Great White Shark Washes Ashore In Nova Scotia: What Killed It?

The remains of a great white shark have washed ashore in Nova Scotia, and officials are wondering what could have killed the massive predator, which is only rarely observed so far north.

The white shark was discovered by officials with the Nova Scotia Department of Natural Resources when they flew over it in a helicopter while doing unrelated work. They spotted the shark's remains laying among rocks along the Bay of Fundy near Advocate Harbor, according to the CBC.

Warren Joyce, a shark expert who works with Fisheries and Oceans Canada, observed that a sighting of a great white shark so far north is extremely rare, with the last one occurring in 2014 off St. Andrews. Aside from that sighting, only three other encounters with white sharks have been reported in the area over the last five years.

Joyce noted that the shark was identified by its teeth, which unmistakably marked it as a great white. Based on the appearance of its remains, he noted that the white shark had likely been dead for some time, and had suffered damage to its gills.

Though researchers only hear of white shark sightings every few years, the animals have long been known to frequent the region. As the Inquisitr previously noted, one of the largest great whites ever caught was landed off Prince Edward Island in the 1980s.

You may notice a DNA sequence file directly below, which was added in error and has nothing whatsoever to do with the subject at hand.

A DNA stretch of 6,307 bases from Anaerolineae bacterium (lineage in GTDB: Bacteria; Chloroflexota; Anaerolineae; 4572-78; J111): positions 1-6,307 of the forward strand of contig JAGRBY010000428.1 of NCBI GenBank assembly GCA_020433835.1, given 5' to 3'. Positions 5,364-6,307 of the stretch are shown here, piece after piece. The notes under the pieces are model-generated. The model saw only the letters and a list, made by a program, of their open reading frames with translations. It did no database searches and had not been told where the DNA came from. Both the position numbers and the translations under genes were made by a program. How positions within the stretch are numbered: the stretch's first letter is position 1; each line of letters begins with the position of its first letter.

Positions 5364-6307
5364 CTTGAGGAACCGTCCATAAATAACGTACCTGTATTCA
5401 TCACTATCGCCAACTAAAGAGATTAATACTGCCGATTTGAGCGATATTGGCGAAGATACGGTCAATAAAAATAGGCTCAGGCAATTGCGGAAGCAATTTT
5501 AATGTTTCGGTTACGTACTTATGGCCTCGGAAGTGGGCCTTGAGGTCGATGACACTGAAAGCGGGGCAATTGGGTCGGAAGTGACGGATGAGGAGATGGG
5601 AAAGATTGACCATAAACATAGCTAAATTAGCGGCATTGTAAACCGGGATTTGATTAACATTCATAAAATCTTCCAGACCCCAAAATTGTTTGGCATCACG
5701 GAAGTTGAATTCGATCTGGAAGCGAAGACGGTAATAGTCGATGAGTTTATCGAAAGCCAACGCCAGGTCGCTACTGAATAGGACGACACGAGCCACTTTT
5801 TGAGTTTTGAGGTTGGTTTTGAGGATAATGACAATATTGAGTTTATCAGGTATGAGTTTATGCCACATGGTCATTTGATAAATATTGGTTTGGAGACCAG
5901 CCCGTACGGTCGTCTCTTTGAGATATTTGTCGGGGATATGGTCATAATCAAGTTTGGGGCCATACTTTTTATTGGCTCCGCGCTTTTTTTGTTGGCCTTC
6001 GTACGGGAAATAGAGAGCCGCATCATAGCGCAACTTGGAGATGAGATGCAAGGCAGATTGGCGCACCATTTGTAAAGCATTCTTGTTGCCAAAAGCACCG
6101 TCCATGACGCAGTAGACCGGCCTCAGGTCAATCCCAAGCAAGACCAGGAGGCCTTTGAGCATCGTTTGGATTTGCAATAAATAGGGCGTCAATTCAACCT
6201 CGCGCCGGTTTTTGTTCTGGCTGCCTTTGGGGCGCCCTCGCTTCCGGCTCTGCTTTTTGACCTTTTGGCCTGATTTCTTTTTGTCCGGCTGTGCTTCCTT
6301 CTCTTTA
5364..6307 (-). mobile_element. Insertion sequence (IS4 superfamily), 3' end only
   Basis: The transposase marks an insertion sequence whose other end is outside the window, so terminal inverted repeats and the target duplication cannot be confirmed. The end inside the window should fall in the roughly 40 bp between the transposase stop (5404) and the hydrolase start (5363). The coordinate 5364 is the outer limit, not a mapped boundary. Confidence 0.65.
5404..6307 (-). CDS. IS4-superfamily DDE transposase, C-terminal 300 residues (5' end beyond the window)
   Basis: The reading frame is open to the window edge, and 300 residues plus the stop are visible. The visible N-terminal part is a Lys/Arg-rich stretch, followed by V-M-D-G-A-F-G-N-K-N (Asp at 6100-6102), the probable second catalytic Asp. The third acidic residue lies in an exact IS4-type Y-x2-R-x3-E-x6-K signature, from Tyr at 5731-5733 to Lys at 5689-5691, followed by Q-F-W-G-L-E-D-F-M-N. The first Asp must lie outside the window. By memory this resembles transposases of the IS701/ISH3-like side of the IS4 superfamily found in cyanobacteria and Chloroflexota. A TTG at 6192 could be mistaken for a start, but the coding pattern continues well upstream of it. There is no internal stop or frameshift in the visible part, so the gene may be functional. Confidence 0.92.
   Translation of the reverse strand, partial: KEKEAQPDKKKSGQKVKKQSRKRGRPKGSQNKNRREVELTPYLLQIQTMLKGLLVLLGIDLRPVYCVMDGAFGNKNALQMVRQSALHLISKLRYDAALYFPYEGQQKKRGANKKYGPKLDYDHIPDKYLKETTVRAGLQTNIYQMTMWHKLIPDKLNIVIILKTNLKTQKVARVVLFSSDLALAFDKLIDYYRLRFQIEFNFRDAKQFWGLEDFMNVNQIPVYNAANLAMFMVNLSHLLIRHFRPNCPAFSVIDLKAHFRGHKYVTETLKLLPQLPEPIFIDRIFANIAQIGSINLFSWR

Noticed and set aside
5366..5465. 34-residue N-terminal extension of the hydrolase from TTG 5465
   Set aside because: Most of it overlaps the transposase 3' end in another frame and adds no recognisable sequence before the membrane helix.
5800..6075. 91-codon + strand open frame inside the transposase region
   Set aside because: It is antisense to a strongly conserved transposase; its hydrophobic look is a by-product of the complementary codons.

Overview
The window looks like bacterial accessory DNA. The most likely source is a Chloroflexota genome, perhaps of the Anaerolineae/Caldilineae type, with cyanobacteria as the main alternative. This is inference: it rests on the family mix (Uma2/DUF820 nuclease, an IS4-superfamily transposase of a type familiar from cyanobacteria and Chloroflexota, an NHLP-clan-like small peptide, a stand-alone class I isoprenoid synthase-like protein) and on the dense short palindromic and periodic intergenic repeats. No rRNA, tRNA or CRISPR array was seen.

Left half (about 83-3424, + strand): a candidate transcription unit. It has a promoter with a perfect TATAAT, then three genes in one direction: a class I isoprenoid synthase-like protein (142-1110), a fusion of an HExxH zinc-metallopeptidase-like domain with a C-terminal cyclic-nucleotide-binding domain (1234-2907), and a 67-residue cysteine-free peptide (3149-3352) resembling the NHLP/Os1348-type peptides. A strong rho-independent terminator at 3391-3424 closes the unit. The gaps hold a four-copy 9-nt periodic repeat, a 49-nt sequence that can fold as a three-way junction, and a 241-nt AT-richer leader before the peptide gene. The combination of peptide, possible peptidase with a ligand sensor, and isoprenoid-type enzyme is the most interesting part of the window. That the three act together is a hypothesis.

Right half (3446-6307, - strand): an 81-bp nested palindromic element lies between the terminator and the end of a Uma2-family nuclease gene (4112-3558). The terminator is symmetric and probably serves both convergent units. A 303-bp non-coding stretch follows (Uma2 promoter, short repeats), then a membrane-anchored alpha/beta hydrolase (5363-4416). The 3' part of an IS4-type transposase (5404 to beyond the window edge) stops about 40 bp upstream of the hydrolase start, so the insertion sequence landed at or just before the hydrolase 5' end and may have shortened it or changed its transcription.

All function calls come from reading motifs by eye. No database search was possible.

The shark discovered this week was roughly three meters long, and according to Joyce, will be studied in an effort to determine what killed it. Several animals known to inhabit the region, including orcas and other white sharks, would be capable of injuring a great white, he noted.
"It's a fairly large animal, right about the size where they start taking seals as their main source of diet. But what could have killed this animal is either an orca — we do have some killer whales present in our waters but they're very rare — or another large shark, but it would have to be a large white shark. Or maybe it succumbed to a natural death."
Orcas have previously been observed killing white sharks in the wild, at times even teaching their young how to prey upon the animals. As the ABC reported last year, a group of whale watchers observed a pod of orcas killing a great white off the Neptune Islands in South Australia, driving the local white shark population out of the area for weeks.

Joyce noted that researchers would examine the great white's spine in an effort to determine the shark's age at the time of its death.

[Image: N.S. Department of Natural Resources via the CBC]